Davina William looks at a snapshot of today's major stories, including the confirmed use of sarin nerve gas in Syria's civil war; changes in the Labour Party's top ranks; modified Government restrictions to the snapper catch; and Pope Francis' call for the Catholic Church to welcome remarried divorcees home.
From the Rhema news centre for Shine TV.
Pope Francis has called for another way of treating divorcees who remarry - a thorny issue since Catholics who wed a second time are currently not allowed to receive Holy Communion at mass.
The Pope says the Catholic faithful should feel at home in parishes and those who have remarried should be treated with justice.
However, two canon experts say this does not imply the church is overturning its laws or practice of denying communion to Catholics, who divorce and remarry.
In July, during his flight to Rome from Rio de Janeiro the Pope had told journalists that "the Orthodox have a different practice." They "give a second possibility; they permit" a second marriage, the pope had said, giving the impression that the Catholic practice could undergo modification.
However, Cardinal Raymond L Burke, prefect of the Supreme Court of the Apostolic Signature, who spoke September 16th at a renewal course on marriage law, told Catholic News Service that talking about the differences between the way the Orthodox churches and the Catholic Church handle the breakup of marriages "is a discussion that's been going on for decades."
He said he took the pope's remarks to journalists in July to mean that "the Holy Father is simply saying that this discussion should be taken seriously."
According to Catholic Church teachings, divorced Catholics can receive the sacraments, whereas Catholics who have been divorced and remarried in a civil ceremony, cannot.
CNS says in the book, "Pope Francis: Conversations with Jorge Bergoglio" by Sergio Rubin and Francesca Ambrogetti, the future pope and then-cardinal of Buenos Aires said, while remarried Catholics cannot receive the sacraments, there were other ways they could be part of the church community that were in conformity with church teaching.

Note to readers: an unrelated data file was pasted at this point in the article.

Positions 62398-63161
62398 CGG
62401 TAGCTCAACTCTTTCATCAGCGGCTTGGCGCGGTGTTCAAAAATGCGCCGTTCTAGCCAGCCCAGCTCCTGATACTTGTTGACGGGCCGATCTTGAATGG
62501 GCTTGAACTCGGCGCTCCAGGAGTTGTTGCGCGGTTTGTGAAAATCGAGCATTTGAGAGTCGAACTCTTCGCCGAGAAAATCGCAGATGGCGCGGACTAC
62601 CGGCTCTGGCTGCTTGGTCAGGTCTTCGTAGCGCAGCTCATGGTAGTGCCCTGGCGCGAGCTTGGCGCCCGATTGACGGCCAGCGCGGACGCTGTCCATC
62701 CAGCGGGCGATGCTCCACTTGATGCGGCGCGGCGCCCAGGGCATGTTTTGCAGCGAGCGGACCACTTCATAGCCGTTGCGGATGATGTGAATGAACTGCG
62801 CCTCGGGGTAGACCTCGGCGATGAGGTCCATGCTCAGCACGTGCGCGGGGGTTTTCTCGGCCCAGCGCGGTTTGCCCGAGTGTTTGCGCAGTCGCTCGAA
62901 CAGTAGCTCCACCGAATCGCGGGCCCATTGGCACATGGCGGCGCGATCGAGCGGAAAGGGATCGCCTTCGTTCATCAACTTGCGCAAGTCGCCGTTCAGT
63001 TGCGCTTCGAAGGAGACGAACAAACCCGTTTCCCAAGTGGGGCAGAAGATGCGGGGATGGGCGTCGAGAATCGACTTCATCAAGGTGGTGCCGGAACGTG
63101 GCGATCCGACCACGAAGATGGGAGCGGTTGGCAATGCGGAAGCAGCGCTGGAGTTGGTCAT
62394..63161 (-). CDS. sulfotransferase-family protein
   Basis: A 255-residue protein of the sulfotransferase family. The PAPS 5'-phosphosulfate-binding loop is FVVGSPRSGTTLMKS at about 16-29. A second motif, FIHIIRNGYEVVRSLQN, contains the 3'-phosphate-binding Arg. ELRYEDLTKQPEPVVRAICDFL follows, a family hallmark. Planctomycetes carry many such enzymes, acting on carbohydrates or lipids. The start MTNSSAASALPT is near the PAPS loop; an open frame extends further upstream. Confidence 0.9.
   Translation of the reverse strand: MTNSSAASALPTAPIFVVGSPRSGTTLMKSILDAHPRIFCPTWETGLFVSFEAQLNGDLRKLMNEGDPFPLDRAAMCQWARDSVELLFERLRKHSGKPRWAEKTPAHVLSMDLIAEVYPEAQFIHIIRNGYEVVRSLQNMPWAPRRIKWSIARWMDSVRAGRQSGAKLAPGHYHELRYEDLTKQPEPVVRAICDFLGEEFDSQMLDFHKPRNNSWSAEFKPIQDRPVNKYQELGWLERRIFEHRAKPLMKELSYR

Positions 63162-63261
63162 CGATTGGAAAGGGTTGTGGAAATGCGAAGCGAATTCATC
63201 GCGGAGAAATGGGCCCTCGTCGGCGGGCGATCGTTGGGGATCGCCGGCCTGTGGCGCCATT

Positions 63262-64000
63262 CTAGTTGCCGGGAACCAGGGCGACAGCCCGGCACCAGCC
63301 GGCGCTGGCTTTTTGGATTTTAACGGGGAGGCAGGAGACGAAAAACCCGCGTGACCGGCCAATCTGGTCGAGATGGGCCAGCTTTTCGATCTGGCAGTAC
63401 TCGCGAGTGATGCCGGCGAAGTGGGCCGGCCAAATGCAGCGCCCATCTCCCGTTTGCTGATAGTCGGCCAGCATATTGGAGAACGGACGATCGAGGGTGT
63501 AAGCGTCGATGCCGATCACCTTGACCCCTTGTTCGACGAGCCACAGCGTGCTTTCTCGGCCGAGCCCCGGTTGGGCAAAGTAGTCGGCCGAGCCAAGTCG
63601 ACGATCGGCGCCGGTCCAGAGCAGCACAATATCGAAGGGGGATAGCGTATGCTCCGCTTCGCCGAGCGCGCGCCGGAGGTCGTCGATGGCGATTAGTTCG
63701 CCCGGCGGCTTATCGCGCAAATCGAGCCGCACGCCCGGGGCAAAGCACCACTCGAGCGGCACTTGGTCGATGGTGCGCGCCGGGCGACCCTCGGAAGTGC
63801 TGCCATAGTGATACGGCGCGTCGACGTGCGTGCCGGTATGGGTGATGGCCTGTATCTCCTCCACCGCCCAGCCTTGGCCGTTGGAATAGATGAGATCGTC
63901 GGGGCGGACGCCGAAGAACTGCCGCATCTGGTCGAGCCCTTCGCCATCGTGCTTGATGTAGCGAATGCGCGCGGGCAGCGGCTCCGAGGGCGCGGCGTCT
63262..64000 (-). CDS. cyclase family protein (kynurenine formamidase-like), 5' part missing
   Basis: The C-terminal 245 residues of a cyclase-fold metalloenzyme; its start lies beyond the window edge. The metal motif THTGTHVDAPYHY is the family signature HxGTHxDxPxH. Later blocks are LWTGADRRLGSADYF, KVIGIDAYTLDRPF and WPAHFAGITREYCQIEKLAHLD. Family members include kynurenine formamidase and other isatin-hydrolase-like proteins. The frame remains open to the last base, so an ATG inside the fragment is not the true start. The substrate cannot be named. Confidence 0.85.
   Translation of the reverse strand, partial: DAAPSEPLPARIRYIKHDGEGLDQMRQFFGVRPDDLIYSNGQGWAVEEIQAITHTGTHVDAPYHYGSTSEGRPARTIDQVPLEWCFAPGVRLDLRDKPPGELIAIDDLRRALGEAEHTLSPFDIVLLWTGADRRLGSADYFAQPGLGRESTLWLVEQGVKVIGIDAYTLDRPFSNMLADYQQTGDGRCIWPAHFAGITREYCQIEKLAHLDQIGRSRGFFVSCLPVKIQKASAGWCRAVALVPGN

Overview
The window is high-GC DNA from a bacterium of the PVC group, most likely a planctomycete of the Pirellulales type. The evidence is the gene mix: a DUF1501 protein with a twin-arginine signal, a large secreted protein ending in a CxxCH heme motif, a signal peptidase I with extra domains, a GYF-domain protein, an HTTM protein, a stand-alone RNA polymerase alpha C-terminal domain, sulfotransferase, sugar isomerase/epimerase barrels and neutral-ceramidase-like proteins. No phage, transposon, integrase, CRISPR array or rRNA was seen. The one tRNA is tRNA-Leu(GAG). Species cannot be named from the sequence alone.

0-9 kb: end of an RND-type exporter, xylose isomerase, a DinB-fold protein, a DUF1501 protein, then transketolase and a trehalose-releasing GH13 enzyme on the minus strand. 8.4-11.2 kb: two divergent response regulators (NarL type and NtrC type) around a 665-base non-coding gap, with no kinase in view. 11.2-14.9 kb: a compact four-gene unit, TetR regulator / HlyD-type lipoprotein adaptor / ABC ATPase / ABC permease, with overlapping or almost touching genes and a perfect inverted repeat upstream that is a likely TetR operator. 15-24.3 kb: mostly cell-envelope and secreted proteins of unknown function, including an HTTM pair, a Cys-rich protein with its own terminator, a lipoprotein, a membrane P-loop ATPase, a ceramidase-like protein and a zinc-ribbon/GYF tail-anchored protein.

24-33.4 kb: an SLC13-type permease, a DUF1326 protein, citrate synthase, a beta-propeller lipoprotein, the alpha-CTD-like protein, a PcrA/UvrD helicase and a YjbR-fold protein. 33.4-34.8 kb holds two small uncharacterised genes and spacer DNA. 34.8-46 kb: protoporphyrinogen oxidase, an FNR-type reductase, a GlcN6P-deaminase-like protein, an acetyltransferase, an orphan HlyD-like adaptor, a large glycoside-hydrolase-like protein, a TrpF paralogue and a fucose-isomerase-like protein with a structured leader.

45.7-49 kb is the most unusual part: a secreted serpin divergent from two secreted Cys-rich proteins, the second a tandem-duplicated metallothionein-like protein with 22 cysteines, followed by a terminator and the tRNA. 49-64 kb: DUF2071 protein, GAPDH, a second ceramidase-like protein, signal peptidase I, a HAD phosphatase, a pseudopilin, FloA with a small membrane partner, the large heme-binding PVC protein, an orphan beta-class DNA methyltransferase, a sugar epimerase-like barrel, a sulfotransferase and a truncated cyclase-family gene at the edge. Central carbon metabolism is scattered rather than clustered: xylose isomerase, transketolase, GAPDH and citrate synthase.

CatholicMatch Institute says divorced and remarried Catholics have in large part walked away from the Catholic Church - but the Pope is calling for them to be integrated back into parish life.
- RBG News/Newstalkzb
Davina William presents today's news, including the instalment of returning ALP leader and Australian Prime Minister, Kevin Rudd; proposals to boost the NZ Defence Force's cyber capabilities; the US Supreme Court ruling on federal benefits for homosexual spouses; and the shock defeats of tennis greats at Wimbledon by lower-ranked players.
From the RBG News Centre for Shine TV.
A senior British Conservative MP has been accused of undermining marriage after she suggested it is not necessarily “important” for couples to remain faithful.
Baroness Stowell, who represents the Conservatives in the House of Lords on issues of equality, said it was “open to each couple” whether it was necessary to be faithful each other, according to the Telegraph.
Her comments came in defence of the Government’s call to abandon a clause in same sex marriage laws that would include adultery as legitimate grounds for divorce.
Stowell contended that law should not prescribe fidelity within marriages, but rather it should be up to couples to decide for themselves whether cheating matters.
However, former Archbishop of Canterbury Lord Cary critised the comments, saying they erode the basic understanding of marriage as a “committed union to the exclusion of all others”, according to The Telegraph.
“It fails to understand the hurt and damage which infidelity causes to husband or wife and, above all, children in marriage breakdown,” said Lord Cary.
The government’s decision to omit the notion of adultery from the bill, stems from legal difficulties in defining what acts constitute sex.
However, adultery remains the main reason for divorce in England and Wales, cited in 17,000 cases each year, according to a report by The Telegraph.
In New Zealand, the law is far less prescriptive since the passing of the Family Proceedings Act 1980.
Couples can now file for divorce on the grounds of irreconcilable differences after two years’ separation.
Prior to 1980, the grounds for legal divorce were far more specific and included, adultery, habitual drunkenness and cruelty.